Steam locomotives, rusting away in Dali's desert of time
In the first part of this travelogue, we showed the serene and fantastic beauty of the Uyuni's Salt Lake in Bolivia - the weird cactus forest, salt formations and volcanos surrounding one of the most desolate landscapes on Earth. We also mentioned the train graveyard, and now we have some pictures to prove it.
Torgeir Bull from Norway has recently traveled in these parts, and brought us a report... no less outlandish than the last article:
There were plans to develop the area near the city of Uyuni (3660 ft above the sea level) into a great railroad hub and terminal station. The construction started in the late 19th century, but was never completed. Today, the empty husks of steam locomotives are rusting away under the watchful sun, like some kind of discarded metal carapaces - while the soft pinky-flesh train "kiddies", no doubt, roam the desert, chewing on some llamas... A picture worthy of S. Dali, perhaps entitled "Time & Rust" -
(image credit: Travis)
Weird skulls and bones are spread here and there -
as the flattest plain on Earth recedes into vastness of space and time -
More shots of salt pyramid structures. Some of them are arranged into patterns only visible from space... just kidding.
"...We traveled to the Uyuni Salt Pans, the largest in the world - a sea of salt, a fantasy world of its own. It looks like an endless frozen over lake or a white expanse of desert, and is actually the evidence of a prehistoric sea that existed there.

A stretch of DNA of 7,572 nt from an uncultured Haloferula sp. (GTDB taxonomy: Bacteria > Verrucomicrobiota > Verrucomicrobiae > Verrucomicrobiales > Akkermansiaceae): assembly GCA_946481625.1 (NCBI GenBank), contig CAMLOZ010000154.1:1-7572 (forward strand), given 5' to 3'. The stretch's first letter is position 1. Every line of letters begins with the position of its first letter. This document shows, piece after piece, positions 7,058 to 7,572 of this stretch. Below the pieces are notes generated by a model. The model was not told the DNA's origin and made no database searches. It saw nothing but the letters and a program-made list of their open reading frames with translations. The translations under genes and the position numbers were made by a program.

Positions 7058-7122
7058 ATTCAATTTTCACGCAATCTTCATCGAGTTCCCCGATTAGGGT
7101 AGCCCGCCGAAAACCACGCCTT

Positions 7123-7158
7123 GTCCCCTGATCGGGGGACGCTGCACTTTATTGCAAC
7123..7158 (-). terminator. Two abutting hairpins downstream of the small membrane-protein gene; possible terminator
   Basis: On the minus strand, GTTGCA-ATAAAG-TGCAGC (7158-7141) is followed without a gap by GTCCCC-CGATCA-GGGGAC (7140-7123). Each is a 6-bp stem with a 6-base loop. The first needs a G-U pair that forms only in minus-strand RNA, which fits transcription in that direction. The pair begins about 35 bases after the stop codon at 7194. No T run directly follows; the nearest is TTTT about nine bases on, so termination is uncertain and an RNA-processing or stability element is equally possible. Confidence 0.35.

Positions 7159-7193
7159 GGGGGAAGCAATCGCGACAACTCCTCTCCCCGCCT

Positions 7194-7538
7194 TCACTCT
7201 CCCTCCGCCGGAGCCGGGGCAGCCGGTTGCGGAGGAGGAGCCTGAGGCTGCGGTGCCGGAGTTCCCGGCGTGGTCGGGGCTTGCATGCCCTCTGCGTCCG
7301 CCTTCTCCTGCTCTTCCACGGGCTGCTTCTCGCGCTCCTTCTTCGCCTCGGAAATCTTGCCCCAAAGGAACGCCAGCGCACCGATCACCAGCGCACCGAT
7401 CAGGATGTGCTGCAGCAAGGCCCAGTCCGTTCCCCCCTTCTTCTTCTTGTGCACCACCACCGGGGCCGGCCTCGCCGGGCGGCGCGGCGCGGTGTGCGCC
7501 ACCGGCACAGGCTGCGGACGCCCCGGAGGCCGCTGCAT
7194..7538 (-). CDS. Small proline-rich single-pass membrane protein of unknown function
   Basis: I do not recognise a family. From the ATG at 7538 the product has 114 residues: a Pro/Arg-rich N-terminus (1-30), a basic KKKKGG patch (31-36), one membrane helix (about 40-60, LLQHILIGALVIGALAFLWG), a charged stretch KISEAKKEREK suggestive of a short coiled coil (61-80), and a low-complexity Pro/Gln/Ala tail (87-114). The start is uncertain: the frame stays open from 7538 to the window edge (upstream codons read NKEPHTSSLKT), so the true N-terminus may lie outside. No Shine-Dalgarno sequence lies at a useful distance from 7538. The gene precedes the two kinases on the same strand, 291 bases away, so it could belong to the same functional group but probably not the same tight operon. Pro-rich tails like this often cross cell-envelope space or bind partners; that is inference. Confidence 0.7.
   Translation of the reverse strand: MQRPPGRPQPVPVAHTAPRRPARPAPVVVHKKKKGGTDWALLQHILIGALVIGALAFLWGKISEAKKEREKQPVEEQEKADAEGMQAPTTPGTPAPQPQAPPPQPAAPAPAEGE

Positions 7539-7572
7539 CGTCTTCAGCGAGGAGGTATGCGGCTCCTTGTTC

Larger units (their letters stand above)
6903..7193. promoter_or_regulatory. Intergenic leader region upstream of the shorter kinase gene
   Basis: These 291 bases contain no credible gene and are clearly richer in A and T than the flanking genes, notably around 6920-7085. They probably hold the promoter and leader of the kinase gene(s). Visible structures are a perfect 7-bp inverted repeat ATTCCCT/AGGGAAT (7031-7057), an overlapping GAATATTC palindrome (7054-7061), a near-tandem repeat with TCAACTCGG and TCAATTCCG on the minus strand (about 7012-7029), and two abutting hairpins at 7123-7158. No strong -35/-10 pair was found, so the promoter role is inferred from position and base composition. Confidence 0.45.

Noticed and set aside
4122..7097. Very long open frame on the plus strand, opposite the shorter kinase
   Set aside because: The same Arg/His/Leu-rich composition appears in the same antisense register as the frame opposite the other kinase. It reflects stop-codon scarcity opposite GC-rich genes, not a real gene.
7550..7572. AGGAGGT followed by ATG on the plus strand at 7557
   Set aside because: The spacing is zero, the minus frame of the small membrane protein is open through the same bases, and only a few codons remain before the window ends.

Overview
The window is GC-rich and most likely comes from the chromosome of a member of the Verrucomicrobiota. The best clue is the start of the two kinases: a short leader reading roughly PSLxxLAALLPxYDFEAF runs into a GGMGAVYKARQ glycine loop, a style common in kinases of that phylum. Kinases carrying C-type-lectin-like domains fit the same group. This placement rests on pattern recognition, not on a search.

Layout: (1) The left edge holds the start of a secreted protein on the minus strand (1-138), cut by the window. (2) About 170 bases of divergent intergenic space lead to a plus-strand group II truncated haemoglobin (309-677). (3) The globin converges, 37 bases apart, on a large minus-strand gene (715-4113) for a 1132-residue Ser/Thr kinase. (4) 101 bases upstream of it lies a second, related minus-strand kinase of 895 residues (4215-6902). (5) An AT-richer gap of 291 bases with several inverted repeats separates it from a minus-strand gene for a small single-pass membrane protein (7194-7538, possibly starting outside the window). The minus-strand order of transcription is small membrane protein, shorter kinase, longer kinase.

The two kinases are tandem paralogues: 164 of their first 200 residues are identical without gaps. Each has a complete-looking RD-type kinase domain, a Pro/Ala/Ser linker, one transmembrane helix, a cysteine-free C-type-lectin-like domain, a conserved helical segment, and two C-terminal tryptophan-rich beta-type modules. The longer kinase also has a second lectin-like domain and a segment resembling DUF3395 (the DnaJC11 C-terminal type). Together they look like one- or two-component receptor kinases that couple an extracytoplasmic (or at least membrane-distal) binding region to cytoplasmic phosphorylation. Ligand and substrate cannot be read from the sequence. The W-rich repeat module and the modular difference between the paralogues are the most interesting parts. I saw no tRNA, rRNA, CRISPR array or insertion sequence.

This site gives additional info: The lake's total area is 10,580 km2, average annual temperature ranges from 20°Celsius in the daytime to -25°C at night; the climate is dry and cold, with low rainfall and intense solar radiation. As a result of the instant evaporation of ground water that occurs in the southern high plateau due to the dryness of the air, enormous flat salt beds have formed, consisting mainly of the sodium chloride... The surface crust is 10 m thick, and the amount of salt in the Pans is estimated at 64000 millions tons"
The "forest" of giant cactuses - goes well with the playground of gutted steam trains.
To solidify the Salvador Dali connection, this area even has a (huge!) Dali rock -
and a "wave of lava" -
(images credit: Travis)
and so the Jeep disappears into a wide blue yonder -
More great Bolivia experiences
The road just outside Sucre. The roads during the rain season are not (read NOT) in good condition... The rock slides are common and buses have to navigate around them almost every 50 meters.
Many taxi drivers in Bolivia use imported cars, so they have to move the steering wheel over to the left side. This picture is taken from the right front seat.
Strange bridge found near a village. Image taken just before a bunch of dogs decided to go after us.
Even more fantastic bridge, found between Sucre and Potosi - styled after some fantasy castle:
A fitting ending to the bizarre country and landscape tour, the closest thing on Earth to the "Salvador Dali-Land" theme park.
READ PREVIOUS PART HERE